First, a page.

The proposals for the Ridgewood Reservoir that city Parks Department officials unveiled last week are the culmination of more than five years of work – including numerous contentious meetings with area residents and surveys given in multiple languages – and range in ideas from stone entranceways to rock climbing.
But no matter what the city and residents decide is the best plan for the 62-acre three-basin reservoir, which provided water for Brooklyn from 1858 to 1959 and has reverted to wetlands, meadows and forests after being decommissioned in 1990, there is currently no funding for any of it to be accomplished – leaving residents wondering just what will happen to the site that is located alongside the Jackie Robinson Parkway on the border of Queens and Brooklyn.
“The bad news is there’s no funding stream – but it’s also the good news that there’s no money,” said David Quintana, an Ozone Park activist who has been working with other area residents for years to ensure that the reservoir, which is home to more than 180 plant species and 127 species of birds, remains a nature preserve and does not house such active recreation sites as sports fields. “It’s good news because that means the city won’t destroy the place.”
Mayor Bloomberg originally allocated about $50 million in his PlaNYC 2030 program to renovate the reservoir – situated on a ridge formed by the Wisconsin ice sheet’s terminal moraine, which created views from the reservoir of everything from Woodhaven to the Rockaways and the Atlantic Ocean – but that funding was slashed as the economy grew worse and community groups voiced opposition to allowing active recreation – like the sports fields for which the city had originally advocated – in the reservoir area. Finally, just $7 million of the original funding was left – and that is being spent on what is known as Phase 1 of the reservoir project, which includes new lighting, restored pathways, wheelchair-accessible entry points, and new fencing along the reservoir’s perimeter.
As for the three concept plans presented by Parks Department officials at last Thursday’s meeting organized by Community Board 5’s Parks Services Committee?
“We’re hoping everyone will be so jazzed that they’ll get their elected officials to open up their pockets,” said Katie Raschdorf, a consultant project manager for the Parks Department who presented the plans alongside Parks Department representative Joelle Byrer.
But, until then, the three plans – created by the Parks Department through Mark Morrison and Association, a consulting firm, and none of which, officials stressed, are set in stone – will remain two-dimensional proposals.
The first concept plan – known as Plan A – would implement the least amount of change in the reservoir, officials said. As part of that proposal, there would be a gated public access – potentially a stone entrance similar to what is in Central and Prospect parks – to Basin 3, the largest of the basins located by Vermont Place. There would be a potential pedestrian bridge and an overlook allowing individuals to see Basin 1 – a seven-acre wetlands area located adjacent to Salem Field Cemetery – and Basin 2, the middle site that includes a freshwater lake. Among other items, there would also be educational kiosks that Parks Department officials said Parks rangers could use to teach students about the history and ecology of the site.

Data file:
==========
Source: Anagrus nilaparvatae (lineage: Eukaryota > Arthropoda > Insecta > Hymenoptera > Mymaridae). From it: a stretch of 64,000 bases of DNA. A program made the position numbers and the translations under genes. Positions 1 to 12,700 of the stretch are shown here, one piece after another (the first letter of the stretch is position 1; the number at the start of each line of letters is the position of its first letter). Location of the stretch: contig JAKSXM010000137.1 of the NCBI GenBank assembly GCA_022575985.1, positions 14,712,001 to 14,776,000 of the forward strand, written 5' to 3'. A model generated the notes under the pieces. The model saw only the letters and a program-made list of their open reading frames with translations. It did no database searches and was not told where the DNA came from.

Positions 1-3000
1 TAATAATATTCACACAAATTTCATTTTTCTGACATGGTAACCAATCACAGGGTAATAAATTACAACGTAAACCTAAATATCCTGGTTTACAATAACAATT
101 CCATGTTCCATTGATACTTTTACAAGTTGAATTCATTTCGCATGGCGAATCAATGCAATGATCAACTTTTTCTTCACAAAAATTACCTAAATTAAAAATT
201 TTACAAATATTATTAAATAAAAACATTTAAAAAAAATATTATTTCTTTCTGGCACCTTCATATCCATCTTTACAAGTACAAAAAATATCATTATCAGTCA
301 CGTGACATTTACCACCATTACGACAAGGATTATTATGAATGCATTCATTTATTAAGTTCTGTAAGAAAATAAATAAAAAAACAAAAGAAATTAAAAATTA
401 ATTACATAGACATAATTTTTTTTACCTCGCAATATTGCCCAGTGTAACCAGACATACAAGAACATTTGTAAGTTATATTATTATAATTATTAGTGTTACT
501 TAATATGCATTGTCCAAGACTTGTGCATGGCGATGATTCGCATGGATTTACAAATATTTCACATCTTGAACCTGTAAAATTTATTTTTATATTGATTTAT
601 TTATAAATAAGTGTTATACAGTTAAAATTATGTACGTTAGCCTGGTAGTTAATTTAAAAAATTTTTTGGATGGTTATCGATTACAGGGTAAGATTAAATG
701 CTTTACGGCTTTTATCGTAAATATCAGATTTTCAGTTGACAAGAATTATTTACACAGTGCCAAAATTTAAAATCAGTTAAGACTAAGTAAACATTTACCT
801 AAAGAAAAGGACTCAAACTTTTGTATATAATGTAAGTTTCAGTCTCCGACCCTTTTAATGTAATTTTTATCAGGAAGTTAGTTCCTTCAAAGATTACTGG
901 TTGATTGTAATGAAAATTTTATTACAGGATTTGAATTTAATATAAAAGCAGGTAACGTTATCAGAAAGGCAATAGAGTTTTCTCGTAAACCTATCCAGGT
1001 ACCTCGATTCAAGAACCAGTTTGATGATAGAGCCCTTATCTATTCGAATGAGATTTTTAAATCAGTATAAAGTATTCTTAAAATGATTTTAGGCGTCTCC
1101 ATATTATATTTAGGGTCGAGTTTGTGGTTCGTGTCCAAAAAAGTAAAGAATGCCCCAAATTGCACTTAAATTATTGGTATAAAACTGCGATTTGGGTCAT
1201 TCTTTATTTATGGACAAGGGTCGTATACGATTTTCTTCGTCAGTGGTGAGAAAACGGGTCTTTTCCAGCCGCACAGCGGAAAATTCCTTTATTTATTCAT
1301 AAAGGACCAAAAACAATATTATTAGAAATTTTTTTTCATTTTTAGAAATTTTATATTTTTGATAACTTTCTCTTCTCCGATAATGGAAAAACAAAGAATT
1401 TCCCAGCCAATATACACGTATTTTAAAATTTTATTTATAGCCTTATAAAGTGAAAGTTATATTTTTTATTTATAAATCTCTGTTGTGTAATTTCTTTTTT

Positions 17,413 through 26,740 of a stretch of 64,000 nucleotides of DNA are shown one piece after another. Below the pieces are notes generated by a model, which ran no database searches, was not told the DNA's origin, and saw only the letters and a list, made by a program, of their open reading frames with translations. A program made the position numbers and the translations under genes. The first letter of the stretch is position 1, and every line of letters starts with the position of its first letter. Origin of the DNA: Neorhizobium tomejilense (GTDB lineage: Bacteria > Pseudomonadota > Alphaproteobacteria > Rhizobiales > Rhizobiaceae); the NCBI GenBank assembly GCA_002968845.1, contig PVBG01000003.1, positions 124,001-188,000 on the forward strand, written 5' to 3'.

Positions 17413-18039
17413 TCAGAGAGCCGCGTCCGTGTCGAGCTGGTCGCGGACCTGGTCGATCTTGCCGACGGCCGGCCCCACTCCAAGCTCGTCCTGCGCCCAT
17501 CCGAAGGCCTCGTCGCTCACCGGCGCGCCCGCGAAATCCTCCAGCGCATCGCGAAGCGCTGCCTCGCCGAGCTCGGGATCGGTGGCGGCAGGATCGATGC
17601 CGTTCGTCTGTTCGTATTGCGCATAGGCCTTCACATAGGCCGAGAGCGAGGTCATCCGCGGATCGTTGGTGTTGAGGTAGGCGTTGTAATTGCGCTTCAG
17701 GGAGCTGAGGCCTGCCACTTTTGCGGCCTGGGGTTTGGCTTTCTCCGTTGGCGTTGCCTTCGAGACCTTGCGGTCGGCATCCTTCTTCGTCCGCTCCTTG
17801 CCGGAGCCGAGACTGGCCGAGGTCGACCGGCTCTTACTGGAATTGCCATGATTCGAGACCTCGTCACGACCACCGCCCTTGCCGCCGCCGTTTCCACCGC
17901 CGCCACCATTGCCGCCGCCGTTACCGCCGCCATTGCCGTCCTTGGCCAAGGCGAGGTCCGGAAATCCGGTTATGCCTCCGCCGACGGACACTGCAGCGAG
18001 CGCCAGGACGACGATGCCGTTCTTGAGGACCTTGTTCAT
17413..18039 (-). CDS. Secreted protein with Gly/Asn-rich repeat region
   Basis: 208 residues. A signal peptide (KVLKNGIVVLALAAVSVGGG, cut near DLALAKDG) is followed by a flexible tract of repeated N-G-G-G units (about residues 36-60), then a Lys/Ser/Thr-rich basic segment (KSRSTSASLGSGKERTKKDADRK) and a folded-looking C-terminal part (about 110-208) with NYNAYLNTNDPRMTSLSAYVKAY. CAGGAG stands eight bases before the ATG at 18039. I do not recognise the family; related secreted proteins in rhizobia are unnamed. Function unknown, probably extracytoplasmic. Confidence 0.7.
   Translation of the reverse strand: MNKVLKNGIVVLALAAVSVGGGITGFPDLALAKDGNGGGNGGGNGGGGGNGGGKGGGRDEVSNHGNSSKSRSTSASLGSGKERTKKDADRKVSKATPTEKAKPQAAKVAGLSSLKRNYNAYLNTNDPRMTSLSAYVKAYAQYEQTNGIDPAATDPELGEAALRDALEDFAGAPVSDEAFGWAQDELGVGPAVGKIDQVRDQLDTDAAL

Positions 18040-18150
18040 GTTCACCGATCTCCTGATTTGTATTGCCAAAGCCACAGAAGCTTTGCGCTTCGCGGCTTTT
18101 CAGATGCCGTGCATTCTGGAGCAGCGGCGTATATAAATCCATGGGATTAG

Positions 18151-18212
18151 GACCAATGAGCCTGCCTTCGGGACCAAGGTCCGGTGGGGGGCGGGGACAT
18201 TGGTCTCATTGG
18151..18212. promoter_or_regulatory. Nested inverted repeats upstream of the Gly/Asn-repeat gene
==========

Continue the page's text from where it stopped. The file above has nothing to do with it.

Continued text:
As part of Plan A, Basin 2 would remain water and there would be habitat restoration conducted in Basin 1.
Plan B includes more development than the previous proposal, including a four-acre lawn area in Basin 3. In addition to everything spelled out in Plan A, the second proposal would include a tree canopy walk, boat dock access – allowing for canoeing or kayaking – in Basin 2, and rock climbing, among other items.
The third and final plan, Plan C, drew the most criticism from community members at the meeting. It included an eight-acre lawn in Basin 3 that would include three baseball diamonds and a soccer field. There would be a rock climbing wall, as well as a “water-themed” playground for children.
Those who spoke at the meeting said they were more pleased with these plans than anything the city has advocated for before, saying it seemed as though the Parks Department incorporated residents’ ideas for the reservoir.
Thomas Dowd, a member of CB 5’s Parks Services Committee, said he was happy to see such options as the educational kiosks, but stressed his group would oppose the active recreation elements of Plan C – such as the water-themed playground.
“Any plan needs to treat the community boards like partners, in developing a destination park related to eco-tourism and the potential vistas of the oceans and the wildlife and unique engineering, and the history going back to the American revolution,” Dowd said.
Many of those who spoke stressed the need to keep the reservoir as a nature preserve.
“As a native New Yorker, I’d love to see as much of its original character remain intact,” said Joy Fieldstadt, who grew up riding her bicycle to the reservoir and continues to regularly visit the area.
Lou Widerka, a Ridgewood resident and avid bird watcher, said he supports the educational kiosks but, like many of those who spoke, does not want something like sports fields going into the area.
“Why destroy something that’s beautiful?” Widerka asked.
CB 5 Chairman Vincent Arcuri asked residents to send the board ideas about the concept plans.
“We need input from all of you,” Arcuri said. “In the next three weeks, anyone with ideas, put it in writing and send it to us.”
By Anna Gustafson